The silent man told Sangor the compound was unguarded at night. Sangor asked whether anyone had checked if the glass wall at the entrance to the compound was active.
“Sometimes it is and sometimes it isn’t,” one of the men said.
“How long is it inactive?” Sangor asked.
The man answered, “I don’t think anyone knows for sure.”
Sangor asked him, “Don’t you have any idea whether it’s inactive for a long time or a short time?”
“Not really,” he said. “Sometimes I walk by the entrance and see my reflection in the glass and sometimes I don’t. That’s when I realize it’s not active.”
“You should make a finger print or smudge of dirt on the glass,” Sangor suggested. “Then it might be easier to tell from a distance whether the glass is up or down.”
“Yeah, I thought so too,” the man answered, “but every time the glass comes together again, it’s clear as though it had never been touched.”
Sangor felt queasy in his stomach. “Any chance the glass might come together when somebody’s right where it’s supposed to be?”
The men looked around at each other. The silent man spoke up. “No one knows what would happen. Don’t make no difference though… We have to take our chance and make a dash to the river. And it will have to be tonight!”
“I’m not sure it’s such a good idea,” Sangor said, unsure of himself or the chances of their success.
“Then you shouldn’t have listened to our idea,” the silent man said threateningly. “I ain’t leaving anyone who’s heard our plan here to tell it to the Rats… It’s your decision. Either you go with us tonight or you go to your Maker. It’s up to you.”
The silent man told a couple of the men to keep an eye on Sangor. Sangor had a foreboding sense about the whole situation and a sinking feeling that maybe he should not have cast his lot in with his friends.
That night in the darkness one of the men went from one man to the next, covering his mouth with one hand and shaking his shoulder with the other hand. Silently they rose, one by one, and moved towards the entrance. Nobody went through until all of them were present and accounted for.
Sangor was standing between two burly men. He could feel the cool night breeze from outside the cave on his face.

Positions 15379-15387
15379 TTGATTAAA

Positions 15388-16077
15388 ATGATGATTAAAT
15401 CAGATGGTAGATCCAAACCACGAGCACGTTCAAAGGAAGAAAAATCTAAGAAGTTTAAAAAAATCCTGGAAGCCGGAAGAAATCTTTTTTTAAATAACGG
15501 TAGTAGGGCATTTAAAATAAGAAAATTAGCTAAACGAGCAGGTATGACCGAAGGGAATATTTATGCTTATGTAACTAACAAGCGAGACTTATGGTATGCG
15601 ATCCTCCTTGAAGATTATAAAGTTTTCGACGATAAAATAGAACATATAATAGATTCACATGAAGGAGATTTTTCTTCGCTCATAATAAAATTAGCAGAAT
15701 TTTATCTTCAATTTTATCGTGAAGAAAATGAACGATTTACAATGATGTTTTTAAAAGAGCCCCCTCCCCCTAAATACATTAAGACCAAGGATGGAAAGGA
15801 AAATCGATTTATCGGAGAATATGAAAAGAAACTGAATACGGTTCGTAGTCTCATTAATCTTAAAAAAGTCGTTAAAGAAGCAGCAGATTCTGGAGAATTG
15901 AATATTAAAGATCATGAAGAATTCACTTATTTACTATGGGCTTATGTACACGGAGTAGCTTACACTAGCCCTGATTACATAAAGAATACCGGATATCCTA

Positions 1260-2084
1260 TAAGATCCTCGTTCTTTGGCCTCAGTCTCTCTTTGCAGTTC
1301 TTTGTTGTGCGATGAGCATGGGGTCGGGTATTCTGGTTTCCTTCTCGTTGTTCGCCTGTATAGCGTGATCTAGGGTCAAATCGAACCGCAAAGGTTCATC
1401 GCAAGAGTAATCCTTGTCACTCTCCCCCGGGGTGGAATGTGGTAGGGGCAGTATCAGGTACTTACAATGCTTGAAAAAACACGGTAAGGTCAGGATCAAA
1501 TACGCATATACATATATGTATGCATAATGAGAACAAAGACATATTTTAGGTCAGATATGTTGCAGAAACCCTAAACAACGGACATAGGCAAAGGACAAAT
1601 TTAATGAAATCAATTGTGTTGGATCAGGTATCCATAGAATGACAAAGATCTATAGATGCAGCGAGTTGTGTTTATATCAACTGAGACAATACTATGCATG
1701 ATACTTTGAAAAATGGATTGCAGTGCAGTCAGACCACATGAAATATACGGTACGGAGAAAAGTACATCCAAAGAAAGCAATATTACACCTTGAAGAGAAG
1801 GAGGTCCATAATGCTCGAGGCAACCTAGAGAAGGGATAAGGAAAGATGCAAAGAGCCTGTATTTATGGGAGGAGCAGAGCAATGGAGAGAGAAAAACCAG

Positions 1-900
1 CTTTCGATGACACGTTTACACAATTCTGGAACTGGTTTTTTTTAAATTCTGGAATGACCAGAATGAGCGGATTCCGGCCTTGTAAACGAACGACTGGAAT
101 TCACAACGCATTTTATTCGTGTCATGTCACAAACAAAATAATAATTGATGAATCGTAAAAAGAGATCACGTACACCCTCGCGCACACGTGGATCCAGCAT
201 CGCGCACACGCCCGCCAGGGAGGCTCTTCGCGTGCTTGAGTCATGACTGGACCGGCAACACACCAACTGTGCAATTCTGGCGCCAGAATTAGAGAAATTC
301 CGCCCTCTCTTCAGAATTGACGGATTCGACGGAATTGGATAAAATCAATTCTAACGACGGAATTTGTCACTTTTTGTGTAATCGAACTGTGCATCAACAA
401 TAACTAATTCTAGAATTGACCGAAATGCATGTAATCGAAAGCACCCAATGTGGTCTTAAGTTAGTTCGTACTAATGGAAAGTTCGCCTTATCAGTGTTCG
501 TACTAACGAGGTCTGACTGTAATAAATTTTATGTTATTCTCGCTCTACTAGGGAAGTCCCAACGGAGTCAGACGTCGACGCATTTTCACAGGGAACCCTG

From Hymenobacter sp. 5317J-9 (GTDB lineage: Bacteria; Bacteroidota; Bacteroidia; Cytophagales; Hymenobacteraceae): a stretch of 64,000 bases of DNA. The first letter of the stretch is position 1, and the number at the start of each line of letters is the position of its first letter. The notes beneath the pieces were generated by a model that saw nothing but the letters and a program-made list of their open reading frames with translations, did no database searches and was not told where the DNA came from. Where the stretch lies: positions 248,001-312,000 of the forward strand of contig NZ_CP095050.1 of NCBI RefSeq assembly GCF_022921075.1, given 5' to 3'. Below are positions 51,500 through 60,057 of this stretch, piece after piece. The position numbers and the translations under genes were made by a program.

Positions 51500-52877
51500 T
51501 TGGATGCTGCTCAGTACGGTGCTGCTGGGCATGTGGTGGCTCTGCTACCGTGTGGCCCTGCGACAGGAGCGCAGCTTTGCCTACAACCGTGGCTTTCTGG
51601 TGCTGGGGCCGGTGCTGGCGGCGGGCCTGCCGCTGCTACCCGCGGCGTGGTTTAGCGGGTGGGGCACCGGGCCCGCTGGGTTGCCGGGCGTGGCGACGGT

The silent man gestured to one of the men to test the glass wall. The man raised his hand to the glass and it went through. He looked back at the silent man and waved his hand where the glass wall should have been.
The silent man made another gesture. The men started moving through the entrance into the night. The men at the front looked cautiously left and right for any sign of the Rats, but did not see any.
The men moved stealthily, single file, past the caves until they reached the path ascending to the cliff. The captives ran up the paths they remembered descending into the thick forests from which they’d come. Sangor ran between the two men. He had a knife-like pain in his side from running but his mind attempted to ignore the pain. Maybe he had been wrong. Maybe they’d make it to the river. Maybe they’d make it across.
After several days they reached a clearing. Looking through the clearing, they saw the fields of the Rats and the caves. The men realized with sinking hearts that they had come full circle.
The captives ran in another direction, this time following a new path, careful to run straight as an arrow flies. After two days and nights of running and scarcely resting, they arrived haggard at the same cliff overlooking the Rat fields and caves. Disheveled, disheartened, and weak with thirst and starvation, they descended the narrow path to their compound and gratefully wolfed down the food that had been set on the tables.